Want a chance to win your own copy of How to Catch an Elf? If you’re a US or Canada resident, just enter this  Rafflecopter giveaway and I’ll contact you if you’re a winner! This giveaway also runs through December 16, so enter now!

Posted in Fiction, geek, Guide, Non-Fiction, Non-fiction, Tween Reads

Holiday Book Shopping: Science and Tech

Books make fantastic holiday gifts! Need a stocking stuffer or are stumped by a kid who has seemingly everything? Try one of these!

I am guilty of favoring books in the STEM/STEAM areas, because that’s what I love evangelizing to my own kids and the kids at my libraries. Take a look – you don’t need to be a Stephen Hawking-in-the-making to enjoy these.

scratch-playgroundScratch Programming Playground, by Al Sweigart, (Oct. 2016, No Starch Press), $24.95, ISBN: 978-1593277628

Recommended for Ages 8-12

I love working with Scratch for young coders. It’s all about teaching kids how to computer code using interconnecting blocks of code, and the Scratch program, developed at MIT, is free and available online. Scratch Programming Playground walks kids (and grownups – I used this book extensively while putting together programs for this coming winter) through the process of learning Scratch by making cool games, like Fruit Slicer (a Fruit Ninja clone), Brick Breaker (where my ’80s friends at?), and Asteroid Breaker (Asteroids! Remember that one?). There are tons of full-color visuals and step-by-step breakdowns that will have kids programming in no time. I buy No Starch books for my libraries all the time – they’re great to have on hand.

 

how-things-workHow Things Work, by T.J Resler (Oct. 2016, National Geographic Kids), $19.99, ISBN: 978-1-4263-2555-7

Recommended for ages 7-12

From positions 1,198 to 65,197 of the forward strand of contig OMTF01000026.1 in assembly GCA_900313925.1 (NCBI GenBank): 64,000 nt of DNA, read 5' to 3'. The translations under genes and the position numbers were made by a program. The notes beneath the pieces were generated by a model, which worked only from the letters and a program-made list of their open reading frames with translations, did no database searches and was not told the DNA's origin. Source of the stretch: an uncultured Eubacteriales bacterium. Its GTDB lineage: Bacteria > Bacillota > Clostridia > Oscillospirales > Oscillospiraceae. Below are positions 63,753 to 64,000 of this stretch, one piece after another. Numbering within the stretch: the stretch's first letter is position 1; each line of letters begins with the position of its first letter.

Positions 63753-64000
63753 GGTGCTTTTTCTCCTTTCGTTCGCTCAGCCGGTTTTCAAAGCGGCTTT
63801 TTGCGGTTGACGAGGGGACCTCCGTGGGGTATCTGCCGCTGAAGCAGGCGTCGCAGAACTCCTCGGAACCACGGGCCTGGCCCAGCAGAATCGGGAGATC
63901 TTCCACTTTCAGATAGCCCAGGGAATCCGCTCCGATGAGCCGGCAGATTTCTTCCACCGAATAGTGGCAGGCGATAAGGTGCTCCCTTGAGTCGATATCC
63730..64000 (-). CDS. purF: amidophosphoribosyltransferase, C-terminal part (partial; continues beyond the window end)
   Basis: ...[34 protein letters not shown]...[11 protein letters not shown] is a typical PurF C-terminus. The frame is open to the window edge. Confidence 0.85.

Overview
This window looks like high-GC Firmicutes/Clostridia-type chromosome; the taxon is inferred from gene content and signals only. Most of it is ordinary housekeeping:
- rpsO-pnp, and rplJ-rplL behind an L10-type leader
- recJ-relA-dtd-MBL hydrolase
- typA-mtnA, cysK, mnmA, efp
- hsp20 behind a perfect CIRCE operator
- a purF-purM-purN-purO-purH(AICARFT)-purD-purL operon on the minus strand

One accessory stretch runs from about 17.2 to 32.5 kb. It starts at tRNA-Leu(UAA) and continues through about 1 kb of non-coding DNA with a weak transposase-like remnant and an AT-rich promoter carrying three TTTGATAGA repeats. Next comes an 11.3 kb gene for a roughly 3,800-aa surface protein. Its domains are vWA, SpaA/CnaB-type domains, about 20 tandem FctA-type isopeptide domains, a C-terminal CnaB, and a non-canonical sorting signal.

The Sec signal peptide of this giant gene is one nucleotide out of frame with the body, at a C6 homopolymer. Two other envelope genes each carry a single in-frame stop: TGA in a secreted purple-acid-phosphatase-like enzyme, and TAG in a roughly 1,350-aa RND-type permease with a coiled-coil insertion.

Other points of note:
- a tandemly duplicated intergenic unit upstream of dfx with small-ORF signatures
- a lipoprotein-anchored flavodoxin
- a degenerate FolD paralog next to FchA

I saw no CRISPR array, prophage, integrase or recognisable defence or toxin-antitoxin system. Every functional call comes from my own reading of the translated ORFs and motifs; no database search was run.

Know a kid who’s constantly taking everything apart to see how it works? This is the book for her or him. It’s loaded with gadgets and how they work; fun facts; in-depth pieces on technology and how it works; profiles of scientists and innovators, and yes, experiments that are totally safe to try at home (with adult supervision, please). Learn how a tablet really works, how an aquarium works to keep fish healthy and happy, even how a toilet works, complete with diagram. Design a roller coaster with your kids – it’s easier than you think! Because it’s a NatGeo Kids book, you know the writing is great; it speaks to kids in easy, clear, fun language that educates and never talks over their heads or down to them. The photos are amazing, and the dog on a surfboard (page 131) is worth the cost of the book all on its own.

science-encyclopediaScience Encyclopedia: Atom Smashing, Food Chemistry, Animals, Space, and More!, by National Geographic Kids, (Oct. 2016, National Geographic Kids), $24.99, ISBN: 978-1-4263-2543-4

Recommended for ages 8-13

I know, it’s a NatGeo Kids lovefest right now, but it’s well-deserved. The Science Encyclopedia is info-packed with everything kids need to know about physical and life sciences, covering matter, energy, electronics, the universe, and more. There are record breakers, key dates in atomic science, and activities to try at home. Information is presented in 2-page spreads broken out into subject-specific blocks, with stunning photos, fun facts, and hilariously bad jokes (Where does bad light go? A prism!) A glossary, index, and additional resources round this volume out. Fantastic gift for any tween who wants to know more about everything.

 

These are all available now, either in your local bookstore or online through Amazon, Barnes & Noble, Books-a-Million, or IndieBound.